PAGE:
Was that the one at Allaire Airport in Wall Township? That was the one I saw. Tight isn’t the word. My God how those guys managed to get into those planes wearing those bulky flight suits and a parachute!
Hubba Hubba! My favorite ‘’nose gal’’ on a B-17 was a scantily clad cutie named ‘’Miss Bea Haven.’’
...same group the week before, up in Morristown, *smiles*
I thought I became part of the group when I got wedged between the two uprights in the bomb bay.
My Father in Law passed away yesterday. He was a WWII radio man and gunner on B17 - crew called it “Pride of the Yankees”... shot down over Switzerland and interned. He and buddies escaped across the Alps and ended up with the French underground. He was a true hero... he saved a fellow crew members life who had been severely injured by flak. An amazing man. He gave us a recording of an interview that the daughter of the Pilot of his plane made with him in May of 2001... four tapes. My husband and I listened to this today and it brought back the enormity of what this man who was just barely in his twenties did to protect this country. He was shot down April 13, 1944 and he passed away on April 13, 2013. I guess this was one battle he couldn’t best.
My Father in Law’s Pilot was 22. You are right about the youth involved here....and they embraced the mission and sought to win.
What is just staggering, and awe-inspiring to me is that when we consider that the casualty rate for 8th AF and RAF Bomber command was 65%, and the KIA was above 25%, a 25 mission tour was a near-suicide assignment, yet they went up, and back up day after day.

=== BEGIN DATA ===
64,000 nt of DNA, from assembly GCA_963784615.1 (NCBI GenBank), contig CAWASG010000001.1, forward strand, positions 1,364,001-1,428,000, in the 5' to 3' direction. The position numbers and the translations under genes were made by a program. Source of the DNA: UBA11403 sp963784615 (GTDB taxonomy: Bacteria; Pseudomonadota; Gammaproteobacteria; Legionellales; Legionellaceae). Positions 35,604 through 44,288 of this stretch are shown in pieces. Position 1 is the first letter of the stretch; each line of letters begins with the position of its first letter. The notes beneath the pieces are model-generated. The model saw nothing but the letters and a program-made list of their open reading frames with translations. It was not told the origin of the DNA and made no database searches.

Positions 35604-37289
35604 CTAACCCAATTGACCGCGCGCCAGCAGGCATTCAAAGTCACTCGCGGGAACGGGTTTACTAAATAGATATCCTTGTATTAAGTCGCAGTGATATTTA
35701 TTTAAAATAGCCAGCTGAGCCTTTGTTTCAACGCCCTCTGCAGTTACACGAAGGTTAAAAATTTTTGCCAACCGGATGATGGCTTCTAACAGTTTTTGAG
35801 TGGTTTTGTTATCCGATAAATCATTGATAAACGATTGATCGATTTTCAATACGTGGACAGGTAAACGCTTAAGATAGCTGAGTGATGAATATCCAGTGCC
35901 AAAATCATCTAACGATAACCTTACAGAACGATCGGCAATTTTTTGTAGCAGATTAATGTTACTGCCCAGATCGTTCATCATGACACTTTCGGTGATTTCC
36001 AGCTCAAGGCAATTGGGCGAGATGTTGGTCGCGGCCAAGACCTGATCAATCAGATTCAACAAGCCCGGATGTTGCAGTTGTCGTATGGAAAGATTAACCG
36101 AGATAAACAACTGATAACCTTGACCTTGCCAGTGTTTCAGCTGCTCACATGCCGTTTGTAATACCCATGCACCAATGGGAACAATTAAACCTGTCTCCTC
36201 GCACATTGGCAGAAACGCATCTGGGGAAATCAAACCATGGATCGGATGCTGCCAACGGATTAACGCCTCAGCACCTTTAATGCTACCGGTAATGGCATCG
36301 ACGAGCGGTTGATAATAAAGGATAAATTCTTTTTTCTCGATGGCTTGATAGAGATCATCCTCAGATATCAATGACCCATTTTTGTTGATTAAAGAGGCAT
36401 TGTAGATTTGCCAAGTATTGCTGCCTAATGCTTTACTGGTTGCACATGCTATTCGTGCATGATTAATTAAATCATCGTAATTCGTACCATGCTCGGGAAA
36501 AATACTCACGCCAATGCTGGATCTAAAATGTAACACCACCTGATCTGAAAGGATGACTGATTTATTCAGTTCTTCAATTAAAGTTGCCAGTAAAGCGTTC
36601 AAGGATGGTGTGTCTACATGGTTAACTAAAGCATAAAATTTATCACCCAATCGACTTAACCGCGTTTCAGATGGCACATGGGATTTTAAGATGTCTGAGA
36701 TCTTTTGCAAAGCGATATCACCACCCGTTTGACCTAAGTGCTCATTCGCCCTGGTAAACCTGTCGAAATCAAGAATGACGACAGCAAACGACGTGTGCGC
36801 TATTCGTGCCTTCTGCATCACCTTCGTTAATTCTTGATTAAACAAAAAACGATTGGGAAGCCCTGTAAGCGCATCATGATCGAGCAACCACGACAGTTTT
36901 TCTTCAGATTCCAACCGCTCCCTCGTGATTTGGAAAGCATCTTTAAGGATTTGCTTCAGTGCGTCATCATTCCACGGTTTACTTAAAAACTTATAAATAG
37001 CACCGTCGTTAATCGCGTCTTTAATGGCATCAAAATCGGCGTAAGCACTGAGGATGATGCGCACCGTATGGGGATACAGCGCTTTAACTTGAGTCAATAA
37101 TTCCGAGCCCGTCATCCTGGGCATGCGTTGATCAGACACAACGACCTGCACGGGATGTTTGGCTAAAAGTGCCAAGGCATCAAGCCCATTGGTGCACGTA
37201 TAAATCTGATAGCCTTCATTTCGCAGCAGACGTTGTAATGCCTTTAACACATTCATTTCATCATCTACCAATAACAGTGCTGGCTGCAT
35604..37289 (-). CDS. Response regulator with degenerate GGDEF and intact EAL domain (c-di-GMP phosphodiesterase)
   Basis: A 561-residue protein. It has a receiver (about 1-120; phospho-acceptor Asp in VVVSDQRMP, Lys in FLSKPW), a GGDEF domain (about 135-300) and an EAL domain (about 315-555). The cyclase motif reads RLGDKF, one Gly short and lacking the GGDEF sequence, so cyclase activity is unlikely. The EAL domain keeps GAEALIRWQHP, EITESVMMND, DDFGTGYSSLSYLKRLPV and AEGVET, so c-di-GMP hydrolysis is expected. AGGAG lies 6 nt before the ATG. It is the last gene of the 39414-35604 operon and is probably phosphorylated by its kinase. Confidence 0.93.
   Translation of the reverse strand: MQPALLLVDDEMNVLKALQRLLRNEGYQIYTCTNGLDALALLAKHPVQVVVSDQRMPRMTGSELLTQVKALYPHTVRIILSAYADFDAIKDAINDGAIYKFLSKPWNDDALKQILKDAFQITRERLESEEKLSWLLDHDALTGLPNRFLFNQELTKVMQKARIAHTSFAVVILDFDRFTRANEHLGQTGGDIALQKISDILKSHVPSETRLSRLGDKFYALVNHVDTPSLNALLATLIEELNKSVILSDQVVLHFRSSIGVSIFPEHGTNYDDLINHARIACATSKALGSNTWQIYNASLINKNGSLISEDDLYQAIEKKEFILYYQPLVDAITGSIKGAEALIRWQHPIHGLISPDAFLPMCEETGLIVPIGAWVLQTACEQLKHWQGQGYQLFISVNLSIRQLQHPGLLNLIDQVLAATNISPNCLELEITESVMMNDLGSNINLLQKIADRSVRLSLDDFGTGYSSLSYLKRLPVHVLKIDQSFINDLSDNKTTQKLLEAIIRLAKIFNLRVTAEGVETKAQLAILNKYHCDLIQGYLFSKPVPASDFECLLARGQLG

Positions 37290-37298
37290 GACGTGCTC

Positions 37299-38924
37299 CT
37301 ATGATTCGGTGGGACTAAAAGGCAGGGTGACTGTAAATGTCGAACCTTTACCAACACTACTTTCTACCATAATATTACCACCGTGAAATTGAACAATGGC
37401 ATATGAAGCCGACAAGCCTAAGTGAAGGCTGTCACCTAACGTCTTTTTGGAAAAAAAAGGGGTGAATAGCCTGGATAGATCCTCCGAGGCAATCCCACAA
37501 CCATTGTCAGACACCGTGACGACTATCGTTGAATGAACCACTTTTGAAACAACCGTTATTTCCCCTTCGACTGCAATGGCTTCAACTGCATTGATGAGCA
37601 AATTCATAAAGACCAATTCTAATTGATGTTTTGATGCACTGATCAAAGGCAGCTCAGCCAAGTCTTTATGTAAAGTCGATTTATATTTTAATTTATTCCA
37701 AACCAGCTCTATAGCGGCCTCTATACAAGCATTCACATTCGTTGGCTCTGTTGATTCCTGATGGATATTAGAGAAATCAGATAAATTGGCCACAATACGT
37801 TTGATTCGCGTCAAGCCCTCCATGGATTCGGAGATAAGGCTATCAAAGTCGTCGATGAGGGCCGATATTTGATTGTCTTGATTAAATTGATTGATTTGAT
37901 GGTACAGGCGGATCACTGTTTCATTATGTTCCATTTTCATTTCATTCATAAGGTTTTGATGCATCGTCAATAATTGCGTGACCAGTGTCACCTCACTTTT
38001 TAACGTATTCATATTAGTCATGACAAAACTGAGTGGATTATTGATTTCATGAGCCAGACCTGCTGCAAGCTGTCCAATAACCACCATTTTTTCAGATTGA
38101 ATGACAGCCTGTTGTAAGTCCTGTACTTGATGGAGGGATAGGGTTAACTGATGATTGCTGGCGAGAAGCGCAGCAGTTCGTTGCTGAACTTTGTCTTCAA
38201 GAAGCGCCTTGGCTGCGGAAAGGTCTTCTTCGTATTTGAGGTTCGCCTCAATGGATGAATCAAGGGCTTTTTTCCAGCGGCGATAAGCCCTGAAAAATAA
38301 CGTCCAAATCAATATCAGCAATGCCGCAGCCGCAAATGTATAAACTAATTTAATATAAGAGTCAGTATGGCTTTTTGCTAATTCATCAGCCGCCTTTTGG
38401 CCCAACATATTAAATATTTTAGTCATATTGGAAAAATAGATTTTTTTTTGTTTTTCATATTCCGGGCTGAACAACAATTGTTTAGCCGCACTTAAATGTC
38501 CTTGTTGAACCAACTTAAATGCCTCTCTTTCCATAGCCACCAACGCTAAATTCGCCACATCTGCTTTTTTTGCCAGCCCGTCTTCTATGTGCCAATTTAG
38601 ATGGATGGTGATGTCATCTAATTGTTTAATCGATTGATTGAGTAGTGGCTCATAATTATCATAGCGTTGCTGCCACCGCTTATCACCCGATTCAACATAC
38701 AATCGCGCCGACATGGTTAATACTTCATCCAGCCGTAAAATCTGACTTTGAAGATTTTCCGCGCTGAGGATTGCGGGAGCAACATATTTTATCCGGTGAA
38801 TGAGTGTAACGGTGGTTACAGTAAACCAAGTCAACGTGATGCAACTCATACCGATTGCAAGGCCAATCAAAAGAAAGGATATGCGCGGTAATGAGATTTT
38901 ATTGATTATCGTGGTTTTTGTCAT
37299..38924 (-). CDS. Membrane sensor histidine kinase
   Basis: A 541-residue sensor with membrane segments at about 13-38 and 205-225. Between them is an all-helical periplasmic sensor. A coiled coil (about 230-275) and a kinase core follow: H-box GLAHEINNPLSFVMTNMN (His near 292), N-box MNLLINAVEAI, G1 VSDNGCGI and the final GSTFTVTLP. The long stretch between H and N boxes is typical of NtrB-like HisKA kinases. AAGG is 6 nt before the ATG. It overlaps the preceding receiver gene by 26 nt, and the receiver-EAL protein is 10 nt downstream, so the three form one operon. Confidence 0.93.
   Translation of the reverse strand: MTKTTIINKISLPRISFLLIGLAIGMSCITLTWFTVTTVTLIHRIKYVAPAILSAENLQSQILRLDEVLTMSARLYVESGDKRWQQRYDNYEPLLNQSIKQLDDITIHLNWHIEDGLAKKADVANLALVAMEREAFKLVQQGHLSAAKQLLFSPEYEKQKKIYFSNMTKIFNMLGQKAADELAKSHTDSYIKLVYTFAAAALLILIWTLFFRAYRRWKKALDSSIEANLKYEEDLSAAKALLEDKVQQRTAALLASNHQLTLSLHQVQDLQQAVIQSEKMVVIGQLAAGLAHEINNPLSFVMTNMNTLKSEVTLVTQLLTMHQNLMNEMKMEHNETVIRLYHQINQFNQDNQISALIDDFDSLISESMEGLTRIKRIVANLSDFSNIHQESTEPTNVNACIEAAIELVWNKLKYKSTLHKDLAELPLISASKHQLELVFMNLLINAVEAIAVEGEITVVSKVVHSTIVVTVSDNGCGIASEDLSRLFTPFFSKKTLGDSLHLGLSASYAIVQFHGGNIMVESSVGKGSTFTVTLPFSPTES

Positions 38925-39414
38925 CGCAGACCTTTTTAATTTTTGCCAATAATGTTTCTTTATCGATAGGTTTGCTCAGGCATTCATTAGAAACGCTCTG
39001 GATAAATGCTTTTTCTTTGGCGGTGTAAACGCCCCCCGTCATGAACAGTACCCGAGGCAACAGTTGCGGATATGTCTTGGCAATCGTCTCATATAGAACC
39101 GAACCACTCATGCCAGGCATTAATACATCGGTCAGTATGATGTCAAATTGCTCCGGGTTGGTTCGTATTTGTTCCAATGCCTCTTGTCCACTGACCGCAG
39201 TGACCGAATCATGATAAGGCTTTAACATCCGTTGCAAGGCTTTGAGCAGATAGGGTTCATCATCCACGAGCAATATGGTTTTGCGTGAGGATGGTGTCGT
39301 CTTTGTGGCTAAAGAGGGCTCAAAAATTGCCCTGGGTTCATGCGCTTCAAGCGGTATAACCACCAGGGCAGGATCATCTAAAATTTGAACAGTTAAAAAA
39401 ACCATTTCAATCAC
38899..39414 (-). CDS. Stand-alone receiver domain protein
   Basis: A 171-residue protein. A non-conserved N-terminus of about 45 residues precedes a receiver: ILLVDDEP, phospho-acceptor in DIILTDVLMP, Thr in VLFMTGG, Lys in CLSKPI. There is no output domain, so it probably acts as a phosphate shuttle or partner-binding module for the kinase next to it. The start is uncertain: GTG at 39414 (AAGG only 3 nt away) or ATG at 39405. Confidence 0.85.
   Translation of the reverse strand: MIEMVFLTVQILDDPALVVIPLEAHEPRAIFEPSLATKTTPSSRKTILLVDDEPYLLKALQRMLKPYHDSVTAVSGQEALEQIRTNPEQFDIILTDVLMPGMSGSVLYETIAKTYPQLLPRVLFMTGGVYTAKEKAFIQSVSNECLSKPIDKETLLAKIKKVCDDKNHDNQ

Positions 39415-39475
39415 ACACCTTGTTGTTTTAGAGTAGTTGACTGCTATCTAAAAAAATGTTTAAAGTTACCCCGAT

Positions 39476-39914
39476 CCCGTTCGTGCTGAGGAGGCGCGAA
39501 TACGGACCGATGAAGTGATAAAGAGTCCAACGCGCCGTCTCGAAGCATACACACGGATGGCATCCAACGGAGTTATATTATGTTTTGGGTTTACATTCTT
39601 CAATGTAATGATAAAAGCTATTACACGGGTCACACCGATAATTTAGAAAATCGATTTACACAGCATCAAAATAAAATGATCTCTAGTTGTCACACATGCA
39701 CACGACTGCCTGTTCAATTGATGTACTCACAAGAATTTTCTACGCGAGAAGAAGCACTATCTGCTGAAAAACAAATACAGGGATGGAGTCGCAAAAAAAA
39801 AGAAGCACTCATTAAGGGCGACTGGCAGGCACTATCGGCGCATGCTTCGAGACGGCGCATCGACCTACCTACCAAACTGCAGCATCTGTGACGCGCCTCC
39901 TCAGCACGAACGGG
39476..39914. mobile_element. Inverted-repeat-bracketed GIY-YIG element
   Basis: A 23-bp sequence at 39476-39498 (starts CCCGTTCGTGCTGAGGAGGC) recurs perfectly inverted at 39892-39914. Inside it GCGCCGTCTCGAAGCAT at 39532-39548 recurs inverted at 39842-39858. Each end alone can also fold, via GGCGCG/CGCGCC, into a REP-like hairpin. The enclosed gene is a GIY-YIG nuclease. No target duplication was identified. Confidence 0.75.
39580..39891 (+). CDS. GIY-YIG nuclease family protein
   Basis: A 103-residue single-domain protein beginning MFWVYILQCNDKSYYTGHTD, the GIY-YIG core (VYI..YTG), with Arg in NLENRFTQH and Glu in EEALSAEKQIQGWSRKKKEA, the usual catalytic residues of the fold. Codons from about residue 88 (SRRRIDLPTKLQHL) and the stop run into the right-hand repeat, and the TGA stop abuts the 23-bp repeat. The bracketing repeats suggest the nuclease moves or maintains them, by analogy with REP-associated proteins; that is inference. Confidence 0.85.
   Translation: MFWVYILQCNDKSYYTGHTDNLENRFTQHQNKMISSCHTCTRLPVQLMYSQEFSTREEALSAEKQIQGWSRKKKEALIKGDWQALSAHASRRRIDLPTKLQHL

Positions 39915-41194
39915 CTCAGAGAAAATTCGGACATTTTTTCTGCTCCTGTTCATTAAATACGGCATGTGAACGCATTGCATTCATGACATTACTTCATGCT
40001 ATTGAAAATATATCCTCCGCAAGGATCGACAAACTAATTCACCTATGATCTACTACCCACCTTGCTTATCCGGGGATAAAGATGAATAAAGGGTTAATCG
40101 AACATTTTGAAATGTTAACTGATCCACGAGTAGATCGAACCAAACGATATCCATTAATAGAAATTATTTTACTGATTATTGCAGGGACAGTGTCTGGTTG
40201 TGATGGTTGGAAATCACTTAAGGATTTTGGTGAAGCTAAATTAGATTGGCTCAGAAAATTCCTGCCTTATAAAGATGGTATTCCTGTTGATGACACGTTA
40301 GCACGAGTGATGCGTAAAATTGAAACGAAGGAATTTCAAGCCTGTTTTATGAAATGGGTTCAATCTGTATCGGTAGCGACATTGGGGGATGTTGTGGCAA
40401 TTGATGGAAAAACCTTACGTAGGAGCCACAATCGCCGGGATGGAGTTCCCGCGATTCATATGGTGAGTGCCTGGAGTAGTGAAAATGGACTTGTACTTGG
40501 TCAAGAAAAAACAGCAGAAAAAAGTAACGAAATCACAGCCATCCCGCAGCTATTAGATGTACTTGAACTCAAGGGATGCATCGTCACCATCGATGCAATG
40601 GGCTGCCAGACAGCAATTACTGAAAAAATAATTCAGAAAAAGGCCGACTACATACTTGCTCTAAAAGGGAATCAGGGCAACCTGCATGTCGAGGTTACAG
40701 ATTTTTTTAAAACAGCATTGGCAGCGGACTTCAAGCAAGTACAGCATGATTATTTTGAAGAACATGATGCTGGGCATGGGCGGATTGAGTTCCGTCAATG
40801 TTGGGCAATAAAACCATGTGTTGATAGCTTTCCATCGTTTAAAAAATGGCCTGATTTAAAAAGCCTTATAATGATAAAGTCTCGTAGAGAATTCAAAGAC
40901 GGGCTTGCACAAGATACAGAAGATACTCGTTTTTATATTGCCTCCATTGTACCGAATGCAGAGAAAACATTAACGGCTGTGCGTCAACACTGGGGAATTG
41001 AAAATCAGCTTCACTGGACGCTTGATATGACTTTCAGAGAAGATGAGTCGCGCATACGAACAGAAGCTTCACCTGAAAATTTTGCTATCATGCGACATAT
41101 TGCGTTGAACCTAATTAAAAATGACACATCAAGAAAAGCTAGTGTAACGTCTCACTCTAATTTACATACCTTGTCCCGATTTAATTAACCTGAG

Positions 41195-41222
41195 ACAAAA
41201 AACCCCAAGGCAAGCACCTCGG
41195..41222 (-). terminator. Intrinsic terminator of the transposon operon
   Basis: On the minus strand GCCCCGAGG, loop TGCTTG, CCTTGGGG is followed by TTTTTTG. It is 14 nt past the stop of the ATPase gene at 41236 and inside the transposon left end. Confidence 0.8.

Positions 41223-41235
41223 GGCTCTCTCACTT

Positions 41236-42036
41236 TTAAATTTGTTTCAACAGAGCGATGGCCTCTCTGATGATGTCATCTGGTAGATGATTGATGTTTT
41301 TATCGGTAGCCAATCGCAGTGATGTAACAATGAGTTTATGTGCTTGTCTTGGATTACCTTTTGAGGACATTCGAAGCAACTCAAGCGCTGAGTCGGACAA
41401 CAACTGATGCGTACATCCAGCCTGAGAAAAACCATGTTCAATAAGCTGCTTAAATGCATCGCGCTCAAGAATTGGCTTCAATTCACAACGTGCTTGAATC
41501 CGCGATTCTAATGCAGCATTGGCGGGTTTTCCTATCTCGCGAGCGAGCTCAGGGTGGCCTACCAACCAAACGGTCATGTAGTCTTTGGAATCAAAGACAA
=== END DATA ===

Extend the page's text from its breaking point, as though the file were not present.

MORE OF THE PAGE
For the Colonel...and Mr.Bob Reid....Two b-17 pilots we lost this year from Legion post 216...Austell, Ga.
Agreed. Anytime there's an airshow and there's a F4U, or Mustang, or (rare) Lightning, or B-17 or B-29 at the show, I am well pleased. I have not seen a Spitfire live and up close, alas, and it is in my top 5 of most beautiful aircraft ever made, alongside the big Connie (if we include aircraft from all eras).
But back to WWII...I know she's the ugly, redheaded stepchild of fighters, but to me she's pretty to me - not hollywood beautiful, but like the cute girl you see in church one day with the great personality that you end up marrying. I speak of course about the Hurricane. They shot down 3 Germans for every 2 that Spits shot down.
And here's a color photo allegedly from China from the war of a P-40 shooting down a zero.
Here's one in military camo:
A U.S. Air Force Lockheed EC-121R Constellation of the 553rd Reconnaissance Wing over Southeast-Asia on 15 January 1969.
I consider myself lucky to have seen a Spitfire live and up close once in this life. I was working in southern England in the late eighties, and was invited to an air show during a short break.
Of all the enjoyments I experienced that day, only one remains fresh in my memory, and that's when a Spitfire came roaring over the grandstands at low altitude. I can't even begin to describe the awesome effect of pure power that thing put out. It was magical.